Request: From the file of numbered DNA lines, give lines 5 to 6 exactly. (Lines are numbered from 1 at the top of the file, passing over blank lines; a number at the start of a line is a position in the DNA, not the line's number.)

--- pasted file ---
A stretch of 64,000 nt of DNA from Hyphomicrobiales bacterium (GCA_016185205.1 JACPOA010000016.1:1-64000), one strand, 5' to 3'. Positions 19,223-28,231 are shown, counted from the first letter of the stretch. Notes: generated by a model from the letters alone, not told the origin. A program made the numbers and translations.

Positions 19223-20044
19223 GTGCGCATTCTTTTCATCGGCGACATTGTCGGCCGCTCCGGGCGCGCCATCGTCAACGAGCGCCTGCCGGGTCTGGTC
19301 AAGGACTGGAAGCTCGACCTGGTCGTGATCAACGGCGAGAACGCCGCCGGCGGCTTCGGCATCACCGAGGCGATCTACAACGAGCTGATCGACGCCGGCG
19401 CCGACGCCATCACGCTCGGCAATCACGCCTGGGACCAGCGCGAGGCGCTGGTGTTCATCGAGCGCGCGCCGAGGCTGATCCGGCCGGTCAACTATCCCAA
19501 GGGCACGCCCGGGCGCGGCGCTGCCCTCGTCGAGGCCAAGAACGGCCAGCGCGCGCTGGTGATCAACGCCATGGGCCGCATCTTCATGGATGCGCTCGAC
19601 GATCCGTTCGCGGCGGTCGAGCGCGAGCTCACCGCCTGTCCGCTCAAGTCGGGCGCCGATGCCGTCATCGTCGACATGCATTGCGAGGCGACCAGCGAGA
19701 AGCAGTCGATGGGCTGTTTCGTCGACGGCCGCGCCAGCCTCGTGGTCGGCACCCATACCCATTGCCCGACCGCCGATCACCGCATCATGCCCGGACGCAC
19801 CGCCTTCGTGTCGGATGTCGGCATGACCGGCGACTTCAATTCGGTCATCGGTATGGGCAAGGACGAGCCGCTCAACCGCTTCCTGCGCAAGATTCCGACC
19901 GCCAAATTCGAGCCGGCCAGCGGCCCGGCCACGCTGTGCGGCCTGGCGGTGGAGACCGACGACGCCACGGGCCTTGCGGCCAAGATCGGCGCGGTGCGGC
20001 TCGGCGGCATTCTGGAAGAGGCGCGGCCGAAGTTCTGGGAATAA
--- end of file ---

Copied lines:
19401 CCGACGCCATCACGCTCGGCAATCACGCCTGGGACCAGCGCGAGGCGCTGGTGTTCATCGAGCGCGCGCCGAGGCTGATCCGGCCGGTCAACTATCCCAA
19501 GGGCACGCCCGGGCGCGGCGCTGCCCTCGTCGAGGCCAAGAACGGCCAGCGCGCGCTGGTGATCAACGCCATGGGCCGCATCTTCATGGATGCGCTCGAC